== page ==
Despite setbacks, Philadelphia innovators press on with juvenile justice reform
Names: Rhonda McKitten and Lisa Varon
Title: Project directors, Juvenile Assessment Center
Innovation seldom follows a straight line—and often one of the most challenging phases of creating a new project is maintaining early momentum and adapting to unexpected changes beyond your control.
That’s where Lisa Varon and Rhonda McKitten find themselves. Varon, as project manager, and McKitten, as project director, are two of the leaders behind Philadelphia’s drive to create a Juvenile Assessment Center that aims to create a more appropriate intake experience for young people, one that is trauma-informed and youth-centered rather than one that typically deposits youth in a concrete cell to await booking with adults.
The timeline for the project, one of the award winners in the 2018 Bloomberg Philanthropies U.S. Mayor’s Challenge Competition, was to open a pilot physical space in the fall of 2020 that would proactively link families to community-based services and divert low-risk youth out of the juvenile justice system.
COVID derailed that plan, however. So did changes in city leadership, including the police department, and reverberations after George Floyd’s murder.
“Our city was really turned upside down and in a lot of ways,” says Varon. “There's always this temptation to focus on Band-Aid solutions,” rather than initiatives that may take longer to have impact but address systemic problems.
“Everything has been so tumultuous,” adds McKitten, a longtime juvenile public defender. “So, Lisa and I have been working together with stakeholders in the police department and the rest of the justice system to try to come up with ways to achieve the same goals, even though we don't at this point, have a physical location.”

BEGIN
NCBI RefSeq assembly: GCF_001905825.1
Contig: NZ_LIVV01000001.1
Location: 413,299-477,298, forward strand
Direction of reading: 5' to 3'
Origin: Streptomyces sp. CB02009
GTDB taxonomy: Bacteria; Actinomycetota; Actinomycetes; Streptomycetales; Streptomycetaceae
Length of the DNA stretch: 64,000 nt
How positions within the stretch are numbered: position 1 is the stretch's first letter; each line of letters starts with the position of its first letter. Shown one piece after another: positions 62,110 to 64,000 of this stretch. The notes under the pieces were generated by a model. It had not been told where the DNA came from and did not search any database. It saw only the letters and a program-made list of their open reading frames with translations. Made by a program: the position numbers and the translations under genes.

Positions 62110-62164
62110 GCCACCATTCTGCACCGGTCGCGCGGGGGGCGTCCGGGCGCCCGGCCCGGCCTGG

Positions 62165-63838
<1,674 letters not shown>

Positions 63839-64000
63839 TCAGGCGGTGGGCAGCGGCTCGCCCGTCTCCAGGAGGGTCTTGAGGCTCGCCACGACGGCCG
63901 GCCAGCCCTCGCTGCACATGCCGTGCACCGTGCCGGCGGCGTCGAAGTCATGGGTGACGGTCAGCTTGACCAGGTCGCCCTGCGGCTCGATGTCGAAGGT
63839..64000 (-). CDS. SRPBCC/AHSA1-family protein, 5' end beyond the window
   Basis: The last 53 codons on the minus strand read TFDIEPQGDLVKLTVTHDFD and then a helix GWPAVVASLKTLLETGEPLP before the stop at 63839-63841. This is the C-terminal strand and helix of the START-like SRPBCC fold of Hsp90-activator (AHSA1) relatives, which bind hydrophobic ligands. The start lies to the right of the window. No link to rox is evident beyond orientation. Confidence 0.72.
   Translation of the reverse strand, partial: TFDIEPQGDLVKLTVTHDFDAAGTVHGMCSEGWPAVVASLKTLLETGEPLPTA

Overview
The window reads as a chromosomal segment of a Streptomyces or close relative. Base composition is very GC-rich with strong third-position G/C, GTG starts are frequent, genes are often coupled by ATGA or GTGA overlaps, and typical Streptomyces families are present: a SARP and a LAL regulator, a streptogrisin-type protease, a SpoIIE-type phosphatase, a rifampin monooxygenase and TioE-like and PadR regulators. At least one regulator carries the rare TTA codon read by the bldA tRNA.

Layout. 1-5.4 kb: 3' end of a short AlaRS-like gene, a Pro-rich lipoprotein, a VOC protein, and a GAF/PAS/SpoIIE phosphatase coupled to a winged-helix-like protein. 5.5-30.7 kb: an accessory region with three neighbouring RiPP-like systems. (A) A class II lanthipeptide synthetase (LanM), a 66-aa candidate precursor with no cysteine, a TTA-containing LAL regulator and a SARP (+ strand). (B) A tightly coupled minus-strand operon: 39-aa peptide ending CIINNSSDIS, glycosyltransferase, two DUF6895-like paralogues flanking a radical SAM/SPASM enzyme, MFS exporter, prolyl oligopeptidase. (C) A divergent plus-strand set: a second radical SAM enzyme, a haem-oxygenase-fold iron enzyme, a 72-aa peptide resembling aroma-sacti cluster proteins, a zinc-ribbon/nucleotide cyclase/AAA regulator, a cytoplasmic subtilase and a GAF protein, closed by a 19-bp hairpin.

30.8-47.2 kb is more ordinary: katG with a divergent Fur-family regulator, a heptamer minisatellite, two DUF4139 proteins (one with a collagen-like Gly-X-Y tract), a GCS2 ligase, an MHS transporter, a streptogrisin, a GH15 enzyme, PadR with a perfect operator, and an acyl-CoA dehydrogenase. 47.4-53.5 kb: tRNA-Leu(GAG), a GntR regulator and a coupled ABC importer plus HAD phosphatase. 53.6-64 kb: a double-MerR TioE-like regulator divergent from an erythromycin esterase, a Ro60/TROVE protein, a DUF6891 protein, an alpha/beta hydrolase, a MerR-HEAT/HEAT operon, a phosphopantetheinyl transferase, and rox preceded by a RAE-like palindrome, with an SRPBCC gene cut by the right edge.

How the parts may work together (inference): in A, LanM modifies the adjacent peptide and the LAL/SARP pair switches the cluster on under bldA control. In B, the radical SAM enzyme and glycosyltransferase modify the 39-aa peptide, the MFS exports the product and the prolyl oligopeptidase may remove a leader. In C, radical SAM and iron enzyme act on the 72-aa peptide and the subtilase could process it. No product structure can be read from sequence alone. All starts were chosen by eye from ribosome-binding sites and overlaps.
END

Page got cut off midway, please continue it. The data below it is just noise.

One approach is what Varon and McKitten are calling “expedited release.” Police officers would use new equipment to more quickly identify young people who might be recommended for release to an adult guardian before being booked into the system. They’ve also built in some procedural changes for police and prosecutors so that a week’s lag time is allowed to look at juvenile cases so as to explore other options besides booking and sending a case to court.
As far as a central space for juvenile assessment, McKitten says the team would still like to have something centralized, but that the pandemic prompted creative thinking that has led to the consideration of multiple drop-off centers that might be set up in partnership with community organizations that might be closer to a young person’s home.
A key for Varon and McKitten, as conditions in the city have changed and new stakeholders have emerged, is to be flexible but also not lose sight of their original vision. “We try to stay focused on the original big picture purpose and to think about how do we implement to get there, even if it’s not the way we envisioned at the beginning.”
Pro tip: (McKitten) “Celebrate every small success—because in this environment, it sometimes feels like it’s constant delays or things getting in the way.”